I suppose now might be a good time to explain, for those who don’t already know, why I’m at the South Pole. It’s for work. I work on a project called IceCube which is “An NSF funded, international high-energy neutrino detector being installed in the clear deep ice below the South Pole“. What this means is that we drill holes 2.5km deep down into the ice here and deploy “strings” of light detectors down those holes. After the hole has frozen in, these detectors digitize what they see and send that info to the surface. Some of what they will see will be the faint light which is the result of a neutrino striking the atomic particles in the ice, hence detecting a neutrino. On the surface connected to the strings is a cluster of computers which suck all that data up from the ice and process it, filtering out noise (things other than a neutrino hit) and then send that data to tape and north over a satellite link. I work on the first layer of that software, known as the Surface DAQ (Data Acquisition) running on that cluster of computers.
My primary job here is to get this DAQ software built, configured, installed and running on this year’s new cluster and new strings. I’m not the only one doing this, a few others will be showing up in a few days to help out, but I’m the first DAQ person on the scene here this year. Last year there were 9 strings in the ice, as of today there are 10 more, with 2 more on the way.
So, for me at home, IceCube is all software. Here at the pole it is a very different story – it’s all about the drill (which is an impressive feat of engineering in itself) and getting the strings deployed into the ice. The photo above is (another panoramic photo of) the TOS (which I think stands for Tower Operations Structure) and is the building in which a hole is drilled and the string is deployed. The spool off to the left is the communications cable being uncoiled down into the hole.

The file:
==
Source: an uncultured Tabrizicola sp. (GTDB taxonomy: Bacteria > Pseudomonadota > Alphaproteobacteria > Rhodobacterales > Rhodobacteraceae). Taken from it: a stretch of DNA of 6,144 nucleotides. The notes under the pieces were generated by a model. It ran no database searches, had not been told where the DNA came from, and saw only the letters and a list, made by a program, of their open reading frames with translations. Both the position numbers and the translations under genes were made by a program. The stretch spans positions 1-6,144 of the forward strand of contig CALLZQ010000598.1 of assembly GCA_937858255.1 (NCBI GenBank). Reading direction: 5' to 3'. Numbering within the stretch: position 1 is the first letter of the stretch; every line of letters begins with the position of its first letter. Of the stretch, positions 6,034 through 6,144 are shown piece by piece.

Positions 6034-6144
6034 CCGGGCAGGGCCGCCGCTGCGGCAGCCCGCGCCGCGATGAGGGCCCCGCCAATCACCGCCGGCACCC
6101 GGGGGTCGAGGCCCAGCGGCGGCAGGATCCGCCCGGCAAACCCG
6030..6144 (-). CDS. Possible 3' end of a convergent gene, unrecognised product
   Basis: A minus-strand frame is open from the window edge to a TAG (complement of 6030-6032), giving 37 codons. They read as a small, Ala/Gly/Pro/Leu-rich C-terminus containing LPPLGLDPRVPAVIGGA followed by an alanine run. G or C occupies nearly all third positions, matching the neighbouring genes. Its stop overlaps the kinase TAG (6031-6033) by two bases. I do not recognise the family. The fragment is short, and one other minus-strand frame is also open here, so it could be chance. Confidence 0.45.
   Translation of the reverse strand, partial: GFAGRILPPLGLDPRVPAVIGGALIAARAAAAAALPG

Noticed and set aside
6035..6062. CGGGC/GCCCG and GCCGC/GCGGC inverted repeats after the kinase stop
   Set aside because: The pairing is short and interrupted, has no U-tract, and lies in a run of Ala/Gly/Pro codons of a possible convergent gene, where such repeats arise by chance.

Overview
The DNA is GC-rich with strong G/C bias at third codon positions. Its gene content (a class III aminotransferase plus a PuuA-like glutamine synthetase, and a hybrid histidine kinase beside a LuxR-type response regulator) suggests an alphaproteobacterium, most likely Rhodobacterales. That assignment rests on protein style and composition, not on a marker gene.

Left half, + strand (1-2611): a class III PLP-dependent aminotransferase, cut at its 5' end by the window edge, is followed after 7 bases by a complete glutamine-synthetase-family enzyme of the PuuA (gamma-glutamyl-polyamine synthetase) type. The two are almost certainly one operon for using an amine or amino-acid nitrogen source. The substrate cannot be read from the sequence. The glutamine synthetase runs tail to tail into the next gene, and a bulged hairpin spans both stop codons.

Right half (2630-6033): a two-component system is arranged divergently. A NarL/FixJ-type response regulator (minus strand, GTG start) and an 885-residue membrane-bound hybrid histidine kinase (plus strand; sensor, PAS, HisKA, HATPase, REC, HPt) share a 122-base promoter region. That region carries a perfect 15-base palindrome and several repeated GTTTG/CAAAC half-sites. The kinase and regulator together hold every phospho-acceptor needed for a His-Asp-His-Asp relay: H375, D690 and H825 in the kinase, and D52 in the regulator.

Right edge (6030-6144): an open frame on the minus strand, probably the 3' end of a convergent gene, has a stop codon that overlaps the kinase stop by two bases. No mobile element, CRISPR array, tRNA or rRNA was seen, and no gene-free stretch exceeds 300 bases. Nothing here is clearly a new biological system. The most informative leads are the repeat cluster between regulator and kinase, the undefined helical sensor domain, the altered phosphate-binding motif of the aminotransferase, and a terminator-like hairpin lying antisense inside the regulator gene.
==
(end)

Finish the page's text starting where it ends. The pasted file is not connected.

The end result (which will take a few more years to complete) is to have a cubic kilometer of ice, 1.5kms beneath the surface of the south pole, instrumented with 70-80 strings of these light detectors (60 per string). What is really crazy is that all this is, for the most part, looking for neutrinos which have come down (or up from here) through the planet from the north. The detector is, in effect, using the Earth as a filter. This works for neutrinos because they are magnetically neutral (hence their name “the neutral one”) so nothing is solid from their perspective, not even a planet. This makes them both very difficult to detect but also very informative, if you can catch enough, on the origins, structure and future of the universe.
Basically, some pretty routine stuff.